Secretary of State John Kerry admitted Thursday that terrorists will end up with "some" of the roughly $55 billion that Iran will receive in sanctions relief from the Iran nuclear deal.
"I think that some of [the $55 billion] will end up in the hands of the IRGC or of other entities, some of which are labeled terrorists," Kerry said on CNBC, using an acronym for Iran’s Islamic Revolutionary Guard Corps.
Kerry said it was inevitable that some of the money would end up in the wrong hands, but that the funds have not yet gone to "that kind of endeavor."
"You know, to some degree, I'm not going to sit here and tell you that every component of that can be prevented, but I can tell you this. Right now, we are not seeing the early delivery of funds going to that kind of endeavor at this point in time. I'm sure at some point some of it will," Kerry said.
Kerry said that sanctions relief money would not make an appreciable difference in the overall budgets of terrorist groups lined to Iran.
"That has never made the difference in what is happening there," Kerry said, referring to terrorists benefitting from sanctions relief cash.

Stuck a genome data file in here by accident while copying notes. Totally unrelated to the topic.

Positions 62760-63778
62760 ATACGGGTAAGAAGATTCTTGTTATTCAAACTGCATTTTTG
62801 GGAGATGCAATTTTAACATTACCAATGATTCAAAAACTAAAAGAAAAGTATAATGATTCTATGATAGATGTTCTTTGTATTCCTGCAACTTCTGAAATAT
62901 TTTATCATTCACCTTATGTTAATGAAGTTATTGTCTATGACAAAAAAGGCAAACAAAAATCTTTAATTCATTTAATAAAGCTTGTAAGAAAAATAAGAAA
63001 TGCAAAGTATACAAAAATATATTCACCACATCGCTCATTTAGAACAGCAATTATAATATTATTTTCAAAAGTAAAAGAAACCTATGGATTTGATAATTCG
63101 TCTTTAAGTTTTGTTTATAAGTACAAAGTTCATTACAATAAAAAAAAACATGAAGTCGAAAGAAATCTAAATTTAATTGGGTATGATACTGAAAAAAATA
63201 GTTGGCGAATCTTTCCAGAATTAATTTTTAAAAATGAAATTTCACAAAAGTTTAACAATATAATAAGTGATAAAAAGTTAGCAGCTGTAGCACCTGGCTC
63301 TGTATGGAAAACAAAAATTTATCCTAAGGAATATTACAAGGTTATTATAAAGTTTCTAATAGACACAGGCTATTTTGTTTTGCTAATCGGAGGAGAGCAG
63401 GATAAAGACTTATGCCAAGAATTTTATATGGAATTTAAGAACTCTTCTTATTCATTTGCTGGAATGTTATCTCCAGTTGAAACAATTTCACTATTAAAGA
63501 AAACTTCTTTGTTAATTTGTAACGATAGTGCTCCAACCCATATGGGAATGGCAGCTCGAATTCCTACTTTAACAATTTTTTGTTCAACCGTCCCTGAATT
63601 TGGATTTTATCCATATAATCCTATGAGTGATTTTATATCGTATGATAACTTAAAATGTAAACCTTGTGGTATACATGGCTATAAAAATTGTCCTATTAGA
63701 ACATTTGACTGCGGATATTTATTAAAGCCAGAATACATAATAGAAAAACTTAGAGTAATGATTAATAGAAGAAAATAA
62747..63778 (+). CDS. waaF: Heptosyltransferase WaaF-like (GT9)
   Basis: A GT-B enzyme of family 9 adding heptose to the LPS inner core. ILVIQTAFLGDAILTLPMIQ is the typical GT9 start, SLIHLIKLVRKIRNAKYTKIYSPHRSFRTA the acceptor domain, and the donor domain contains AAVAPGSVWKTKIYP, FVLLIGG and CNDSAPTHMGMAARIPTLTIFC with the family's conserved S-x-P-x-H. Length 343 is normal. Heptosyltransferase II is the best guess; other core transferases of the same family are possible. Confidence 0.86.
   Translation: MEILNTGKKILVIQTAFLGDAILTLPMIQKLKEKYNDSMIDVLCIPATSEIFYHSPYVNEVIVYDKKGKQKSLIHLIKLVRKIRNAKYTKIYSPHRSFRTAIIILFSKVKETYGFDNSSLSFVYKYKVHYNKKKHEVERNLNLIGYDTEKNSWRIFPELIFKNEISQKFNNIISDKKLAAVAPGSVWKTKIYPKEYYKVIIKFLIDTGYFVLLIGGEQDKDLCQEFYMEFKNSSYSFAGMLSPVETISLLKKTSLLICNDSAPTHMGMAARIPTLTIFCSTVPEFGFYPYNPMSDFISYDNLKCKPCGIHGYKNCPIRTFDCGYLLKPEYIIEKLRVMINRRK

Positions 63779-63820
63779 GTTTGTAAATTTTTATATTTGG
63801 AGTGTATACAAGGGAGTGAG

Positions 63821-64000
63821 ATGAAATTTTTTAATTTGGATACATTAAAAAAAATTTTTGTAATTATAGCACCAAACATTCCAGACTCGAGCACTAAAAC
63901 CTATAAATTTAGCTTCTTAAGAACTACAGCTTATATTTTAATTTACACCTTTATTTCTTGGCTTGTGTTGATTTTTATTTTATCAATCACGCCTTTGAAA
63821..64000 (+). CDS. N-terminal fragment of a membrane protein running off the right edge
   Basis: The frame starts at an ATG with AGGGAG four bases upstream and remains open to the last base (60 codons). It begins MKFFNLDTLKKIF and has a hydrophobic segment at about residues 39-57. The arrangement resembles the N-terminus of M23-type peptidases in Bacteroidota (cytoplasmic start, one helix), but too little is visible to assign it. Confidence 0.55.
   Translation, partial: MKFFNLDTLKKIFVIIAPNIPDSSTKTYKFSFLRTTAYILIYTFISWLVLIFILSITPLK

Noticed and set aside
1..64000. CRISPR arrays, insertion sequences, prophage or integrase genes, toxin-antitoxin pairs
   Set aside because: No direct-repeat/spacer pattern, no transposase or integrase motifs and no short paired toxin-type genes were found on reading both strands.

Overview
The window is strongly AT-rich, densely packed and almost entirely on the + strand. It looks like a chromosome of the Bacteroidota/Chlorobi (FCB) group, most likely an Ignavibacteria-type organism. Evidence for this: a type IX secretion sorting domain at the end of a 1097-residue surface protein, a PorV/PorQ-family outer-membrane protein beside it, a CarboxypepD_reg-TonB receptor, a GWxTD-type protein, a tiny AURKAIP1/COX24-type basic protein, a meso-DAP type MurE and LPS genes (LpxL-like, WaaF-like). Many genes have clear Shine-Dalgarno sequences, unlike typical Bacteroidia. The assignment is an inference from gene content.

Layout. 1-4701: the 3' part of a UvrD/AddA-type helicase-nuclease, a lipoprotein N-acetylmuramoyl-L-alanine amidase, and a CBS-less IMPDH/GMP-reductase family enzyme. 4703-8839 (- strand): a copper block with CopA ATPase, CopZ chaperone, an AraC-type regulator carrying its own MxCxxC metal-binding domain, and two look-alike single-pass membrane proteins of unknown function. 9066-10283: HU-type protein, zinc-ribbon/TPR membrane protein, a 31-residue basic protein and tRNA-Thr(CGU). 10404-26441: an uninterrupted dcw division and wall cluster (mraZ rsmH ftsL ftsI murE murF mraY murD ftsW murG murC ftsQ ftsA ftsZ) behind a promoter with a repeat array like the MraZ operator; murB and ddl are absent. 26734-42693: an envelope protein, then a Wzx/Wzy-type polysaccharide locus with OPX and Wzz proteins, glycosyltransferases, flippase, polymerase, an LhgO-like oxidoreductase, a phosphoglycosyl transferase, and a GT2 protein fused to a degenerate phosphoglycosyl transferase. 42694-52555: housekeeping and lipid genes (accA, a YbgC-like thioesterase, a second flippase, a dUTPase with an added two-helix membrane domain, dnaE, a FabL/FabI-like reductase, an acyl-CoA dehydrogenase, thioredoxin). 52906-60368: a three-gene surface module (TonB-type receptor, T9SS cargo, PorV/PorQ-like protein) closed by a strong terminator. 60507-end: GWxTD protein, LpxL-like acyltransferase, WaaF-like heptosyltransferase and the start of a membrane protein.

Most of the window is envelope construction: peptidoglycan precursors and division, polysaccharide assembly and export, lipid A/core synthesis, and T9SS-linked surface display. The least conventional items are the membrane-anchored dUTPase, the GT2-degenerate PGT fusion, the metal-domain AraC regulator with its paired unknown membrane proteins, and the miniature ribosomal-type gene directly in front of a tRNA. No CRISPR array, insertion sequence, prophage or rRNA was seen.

He went on to say that the roughly $55 billion Iran will receive is a paltry sum compared to the defense budgets of other countries in the region.
"Let me give you an example. The Saudis alone spend $80 billion a year on defense. The entire Gulf State community spends $130 billion a year on defense. Iran spends $15 billion a year on its military activities. So it's so incredibly disproportionate," Kerry said. "I believe that working with our Gulf State partners, which we are going to do and which we are upgrading, we have the ability to guarantee that they will be secure, that we will stand by them, even as we look for this potential of a shift in behavior."
Iran is the world’s largest state sponsor of terrorism.